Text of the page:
Keen observers will have noticed a clear H2O theme in these photos. What is that about? I don’t know. But I do know that this is probably as strong as reenacting the Olympics gets. Admittedly the addition of some speedos might have made it more real,  but the face-to-carpet commitment on show here is a worthy tribute to the iconic boy Olympian

5.3 /6

Disqualifications for over-use of photoshop whip.

Dreams and nightmares

May 23, 2011

This is really lovely. The story of Mary Lou Petty-Skok – a member of the American swimming team for the 1936 Olympics. She speaks powerfully about the universal power of sport, at a time when race and nationality cast far greater divides between people than they do today and yet at the same time, she conveys a believable sense of the awe people felt in the presence of Hitler. The difference between the dream of the Olympics and the nightmare of Nazi Germany is clear-cut now, but for ordinary people and competing athletes at the time, it might not have been so obvious.

I was particularly interested in the story of how the American team (including Jesse Owens) traveled to Europe in the hold of boat, playing skittles with oranges and bottles and playing around-the-world on a table tennis table.

On the other, they were locked on a lower deck, just like passengers in the movie “Titanic.” When the great actress Helen Hayes invited some of the swimmers to dinner in first class, they weren’t allowed to go. And almost everyone got seasick.

The swimming pool was a rectangular metal tank in steerage; when the ship rolled, swimmers would slam against the side. And after a few days, the water was so fetid no one could use it in any event.

There was one table-tennis table and one volleyball net for more than 300 Olympic athletes. Ten would play table tennis at a time, taking turns with the paddles. “We bowled with an orange and Coke bottles. That’s Americans for you.’

Reenact a moment from Olympic history.

May 19, 2011

I’ve been neglecting the blog lately, which is daft as there is much to blog about. I’ve made contact with someone who coached the dream team, I’ve visited Punchdrunk’s Space Invaders Agency underneath Waterloo Station  and we’ve been planning the School of Research as a part of biglopfest.. So much to do.

And the other news is that task 3  is starting to take on a life of it’s own.  Rolling Sound offer their re-enactments… I know that it’s the taking part that counts, but I couldn’t help giving marks out of six and adding my comments. Starting with the worst, moving on to the best, here we go…


These are supposed to be iconic moments. I don’t recognise this one. Solid poses but they could have done something about the background – and they should wipe those smiles off their faces. 1.2/6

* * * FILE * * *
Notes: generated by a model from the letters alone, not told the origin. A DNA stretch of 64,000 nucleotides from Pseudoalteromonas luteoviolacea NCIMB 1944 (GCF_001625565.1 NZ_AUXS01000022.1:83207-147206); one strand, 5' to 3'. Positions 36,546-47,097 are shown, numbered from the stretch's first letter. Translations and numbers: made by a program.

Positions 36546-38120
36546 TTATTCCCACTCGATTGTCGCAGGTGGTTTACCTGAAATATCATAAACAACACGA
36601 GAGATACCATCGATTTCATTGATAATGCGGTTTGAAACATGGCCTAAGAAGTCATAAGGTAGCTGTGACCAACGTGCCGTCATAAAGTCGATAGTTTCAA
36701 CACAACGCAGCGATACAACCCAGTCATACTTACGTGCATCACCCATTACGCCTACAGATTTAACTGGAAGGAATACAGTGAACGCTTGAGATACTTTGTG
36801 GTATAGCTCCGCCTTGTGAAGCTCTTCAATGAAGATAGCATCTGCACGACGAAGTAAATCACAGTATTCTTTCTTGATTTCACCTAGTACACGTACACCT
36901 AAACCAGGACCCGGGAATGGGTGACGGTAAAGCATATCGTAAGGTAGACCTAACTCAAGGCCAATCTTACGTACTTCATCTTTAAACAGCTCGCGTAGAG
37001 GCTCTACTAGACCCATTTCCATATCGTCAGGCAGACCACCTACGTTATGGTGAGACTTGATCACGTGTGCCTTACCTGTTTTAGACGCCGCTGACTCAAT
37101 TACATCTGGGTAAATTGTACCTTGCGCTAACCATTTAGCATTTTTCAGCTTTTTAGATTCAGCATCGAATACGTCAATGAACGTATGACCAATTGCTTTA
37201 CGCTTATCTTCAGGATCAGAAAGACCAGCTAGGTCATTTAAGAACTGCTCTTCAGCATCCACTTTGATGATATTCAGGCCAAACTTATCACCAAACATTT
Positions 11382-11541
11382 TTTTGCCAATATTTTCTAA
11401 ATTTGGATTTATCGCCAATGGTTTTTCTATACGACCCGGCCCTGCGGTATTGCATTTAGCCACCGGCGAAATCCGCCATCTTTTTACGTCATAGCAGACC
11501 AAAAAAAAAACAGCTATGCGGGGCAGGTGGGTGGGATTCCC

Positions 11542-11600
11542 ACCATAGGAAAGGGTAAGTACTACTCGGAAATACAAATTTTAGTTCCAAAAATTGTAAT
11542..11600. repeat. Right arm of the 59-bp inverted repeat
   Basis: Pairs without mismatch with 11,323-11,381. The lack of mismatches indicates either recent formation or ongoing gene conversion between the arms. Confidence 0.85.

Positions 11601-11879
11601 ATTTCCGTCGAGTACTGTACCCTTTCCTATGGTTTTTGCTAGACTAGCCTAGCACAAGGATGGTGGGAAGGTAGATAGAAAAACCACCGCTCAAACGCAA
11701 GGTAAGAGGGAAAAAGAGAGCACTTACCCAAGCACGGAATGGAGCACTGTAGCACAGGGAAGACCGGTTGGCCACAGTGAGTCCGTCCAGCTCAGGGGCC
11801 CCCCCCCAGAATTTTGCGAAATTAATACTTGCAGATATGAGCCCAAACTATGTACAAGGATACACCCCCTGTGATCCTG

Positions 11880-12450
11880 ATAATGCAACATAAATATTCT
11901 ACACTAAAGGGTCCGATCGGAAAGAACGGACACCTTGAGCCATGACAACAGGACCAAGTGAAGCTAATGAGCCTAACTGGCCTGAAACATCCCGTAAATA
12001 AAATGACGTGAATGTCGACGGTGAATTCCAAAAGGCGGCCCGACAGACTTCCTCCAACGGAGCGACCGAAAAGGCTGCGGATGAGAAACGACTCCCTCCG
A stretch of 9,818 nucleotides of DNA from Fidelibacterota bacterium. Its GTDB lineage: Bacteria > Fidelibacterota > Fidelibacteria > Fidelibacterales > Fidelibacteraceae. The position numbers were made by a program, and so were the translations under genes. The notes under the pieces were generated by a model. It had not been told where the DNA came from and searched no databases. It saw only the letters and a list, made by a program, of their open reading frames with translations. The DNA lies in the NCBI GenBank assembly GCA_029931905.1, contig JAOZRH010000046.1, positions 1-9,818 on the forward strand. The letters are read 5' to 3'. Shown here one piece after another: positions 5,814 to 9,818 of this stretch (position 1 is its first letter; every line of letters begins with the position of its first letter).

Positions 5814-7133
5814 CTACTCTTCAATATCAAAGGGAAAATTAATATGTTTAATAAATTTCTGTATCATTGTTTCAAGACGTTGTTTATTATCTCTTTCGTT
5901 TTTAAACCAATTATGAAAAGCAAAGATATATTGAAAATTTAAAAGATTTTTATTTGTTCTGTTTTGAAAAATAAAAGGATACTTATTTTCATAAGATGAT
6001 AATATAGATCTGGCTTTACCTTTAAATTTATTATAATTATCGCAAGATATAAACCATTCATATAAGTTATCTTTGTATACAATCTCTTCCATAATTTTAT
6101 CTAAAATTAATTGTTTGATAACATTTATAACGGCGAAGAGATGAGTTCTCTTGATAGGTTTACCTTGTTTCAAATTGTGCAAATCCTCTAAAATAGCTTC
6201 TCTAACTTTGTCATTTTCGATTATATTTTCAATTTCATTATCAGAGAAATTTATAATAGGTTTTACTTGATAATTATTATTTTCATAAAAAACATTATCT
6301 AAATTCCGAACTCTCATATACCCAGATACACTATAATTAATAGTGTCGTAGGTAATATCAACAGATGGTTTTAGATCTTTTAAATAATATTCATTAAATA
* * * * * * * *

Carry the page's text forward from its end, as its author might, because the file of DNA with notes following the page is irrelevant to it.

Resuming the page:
This is Kelly Homes winning one of her gold medal’s in 2004 isn’t it. I remember this one. Great hand gesture from the supporting actor but his face lacks the wist of defeat. The person playing Kelly looks less like she’s wrapped in the ecstasy of victory and more like she’s going to grab me and eat me. Good choice of photo though. 1.7/6


This one has been submitted a bit small which makes it hard to judge (I’m thinking it might be Carl Lewis at Atlanta 96?), but I really like the photoshop skillz on show here. And the pose of the athlete is as true to the original as you could wish. A step up 3.2/6


Hmm. I feel like these actors know that they’re goofing around here and aren’t taking this seriously enough (those skaters could have been seriously hurt) but you can’t get away from the fact that they’ve put saucepans on their heads. 3.7/6


Ok, I really feel like we’re approaching the business end of these submissions now. This is a proper location here, with some really ethereal use of light to boot. The choice of costume really echoes the weightlifters. And you know what,  this is actually the first photo where I feel like I’m getting some convincing emotion from the actor. Has she won? has she lost? I don”t care, I feel her pain. Look at the size of those dumbells she just hoiked onto her shoulders.  Wow. I just sense this person knows about training and works out – I know that she knows what it means to the weightlifter. This is Olympic. 5.1/6


Oh dear. After melting over the weightlifter I feel like I’ve copped out by choosing this one as technically it’s obvious that it’s just not as good. But I dunno. Not only have they chosen implements that curiously resemble those used by curling contestants in the 1920s but they  also happen to be the implements of office cleaning and polishing – the hoover, the mop, the brush etc So ingenious, so accurate. I feel a bit sad that they didn’t do anything about the hats though. To score really well in this game I need to believe that if you were renacting a scene from the ancient Olympics you would be doing it as they did – naked. I’m not getting that sense of commitment here – which I’m afraid leaves us well short of a perfect six. 5.2/6